No it's not. Show me the code where it says its legal. Its connected and since its so far down near the trap if the sewer backs up it will most likely back up into the dish washer.

grover
Jan 23, 2002

PEW PEW PEW







Rd Rash 1000cc posted:

No it's not. Show me the code where it says its legal. Its connected and since its so far down near the trap if the sewer backs up it will most likely back up into the dish washer.
What are you talking about? The air gap has nothing to do with sewers backing up. In fact, unless you're in a flood zone, there's no provision whatsoever against sewage back-ups in a home; P-traps don't do anything for that, either. Air gaps are required for washing machines and certain other appliances to vent properly and prevent the P-trap from siphoning out. That's it. Disposal or tailpiece, both provide this air gap.

Oh, the code that says this is legal is IRC P2717.3, btw. Says so quite explicitly. The hose should be supported so that some part of is is fastened to the bottom of the counter is the only thing not quite right; otherwise, the line can fill up with crap from the sink and clog.

grover fucked around with this message at 02:09 on Jun 12, 2009

Turd Herder
May 20, 2008

BALLCOCK BALLCOCK BALLCOCK BALLCOCK


grover posted:

What are you talking about? The air gap has nothing to do with sewers backing up. In fact, unless you're in a flood zone, there's no provision whatsoever for that in a home; P-traps don't do anything for that, either. Air gaps are required for dishwashers and washing machines to vent properly and prevent the P-trap from siphoning out. That's it. Disposal or tailpiece, both provide this air gap.

Oh, the code that says it's legal is IRC P2717, btw.

I follow the UPC. The Air gap will help prevent if the sewer backs up from going into the dish washer because one its a the rim of the sink (highest part of the ficture). Just because you're not in a flood level doesn't mean a sewer cant back up. If someone flushes something stupid and it clogs a drain line, it could back up into the lowest fixture. Now usually that's the shower would be the lowest but if the kitchen sink is for some reason it will back up there. It will go into your DW and gently caress it up.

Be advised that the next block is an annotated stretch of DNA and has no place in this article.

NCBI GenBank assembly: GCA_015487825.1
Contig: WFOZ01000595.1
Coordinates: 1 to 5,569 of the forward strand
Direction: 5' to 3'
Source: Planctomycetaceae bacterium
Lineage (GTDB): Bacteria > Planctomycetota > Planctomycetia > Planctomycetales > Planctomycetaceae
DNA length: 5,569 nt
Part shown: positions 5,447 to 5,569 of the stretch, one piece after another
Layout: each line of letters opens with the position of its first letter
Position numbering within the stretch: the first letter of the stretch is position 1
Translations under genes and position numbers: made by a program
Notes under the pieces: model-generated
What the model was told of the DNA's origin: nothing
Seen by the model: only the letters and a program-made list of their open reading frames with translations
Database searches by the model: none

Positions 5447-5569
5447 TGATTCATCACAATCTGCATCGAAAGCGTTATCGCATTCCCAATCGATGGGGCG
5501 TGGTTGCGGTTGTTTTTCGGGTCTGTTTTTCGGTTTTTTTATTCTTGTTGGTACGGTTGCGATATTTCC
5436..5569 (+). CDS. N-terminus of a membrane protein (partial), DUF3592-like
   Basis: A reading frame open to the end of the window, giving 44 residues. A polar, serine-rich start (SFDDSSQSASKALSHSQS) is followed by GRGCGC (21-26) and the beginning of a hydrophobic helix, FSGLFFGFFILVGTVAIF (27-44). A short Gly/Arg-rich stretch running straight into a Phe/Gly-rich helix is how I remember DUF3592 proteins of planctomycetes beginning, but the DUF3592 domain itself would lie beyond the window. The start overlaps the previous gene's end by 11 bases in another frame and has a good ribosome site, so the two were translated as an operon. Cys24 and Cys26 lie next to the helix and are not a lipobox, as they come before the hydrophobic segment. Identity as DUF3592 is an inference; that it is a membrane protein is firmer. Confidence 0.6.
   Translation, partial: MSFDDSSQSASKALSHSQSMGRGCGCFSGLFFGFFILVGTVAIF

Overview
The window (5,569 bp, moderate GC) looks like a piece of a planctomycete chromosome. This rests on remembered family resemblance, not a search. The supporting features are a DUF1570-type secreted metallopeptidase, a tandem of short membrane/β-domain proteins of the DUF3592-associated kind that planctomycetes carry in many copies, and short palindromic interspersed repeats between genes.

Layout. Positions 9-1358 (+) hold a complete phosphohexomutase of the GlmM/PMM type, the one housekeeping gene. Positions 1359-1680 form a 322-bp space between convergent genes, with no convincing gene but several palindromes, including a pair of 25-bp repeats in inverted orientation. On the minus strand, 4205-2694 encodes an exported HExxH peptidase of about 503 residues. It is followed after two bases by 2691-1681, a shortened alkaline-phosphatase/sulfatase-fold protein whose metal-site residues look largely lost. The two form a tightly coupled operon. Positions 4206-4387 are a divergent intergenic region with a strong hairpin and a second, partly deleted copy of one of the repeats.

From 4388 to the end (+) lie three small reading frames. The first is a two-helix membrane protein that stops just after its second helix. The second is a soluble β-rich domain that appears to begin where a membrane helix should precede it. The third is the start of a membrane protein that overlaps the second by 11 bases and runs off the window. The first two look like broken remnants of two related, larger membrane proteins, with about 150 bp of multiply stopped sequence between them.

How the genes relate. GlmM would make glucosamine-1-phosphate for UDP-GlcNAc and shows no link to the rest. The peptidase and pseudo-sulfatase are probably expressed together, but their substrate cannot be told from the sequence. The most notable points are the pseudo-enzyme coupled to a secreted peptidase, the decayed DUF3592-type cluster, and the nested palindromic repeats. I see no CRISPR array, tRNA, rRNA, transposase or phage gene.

grover
Jan 23, 2002

PEW PEW PEW







Rd Rash 1000cc posted:

I follow the UPC. The Air gap will help prevent if the sewer backs up from going into the dish washer because one its a the rim of the sink (highest part of the ficture). Just because you're not in a flood level doesn't mean a sewer cant back up. If someone flushes something stupid and it clogs a drain line, it could back up into the lowest fixture. Now usually that's the shower would be the lowest but if the kitchen sink is for some reason it will back up there. It will go into your DW and gently caress it up.
An air-gap or anti-backflow device is required in the supply line of a dishwasher, is that what you're talking about? That's entirely different from the requirements for a drain line, though. And DWV systems are certainly not designed for elegant failures when clogged- if they were, then there would be anti-backflow fittings all throughout the DWV to force the overflow out the roof or somewhere. They ONLY use them for buildings in flood plains, though. For us normal houses, if there's a clog, the poo poo comes out the lowest hole, regardless. Usually a shower or a floor drain.

Please quote UPC, I'm interested in what it says; I have a feeling you're reading it wrong and then IPC/IRC and UPC are saying the same thing in slightly different ways.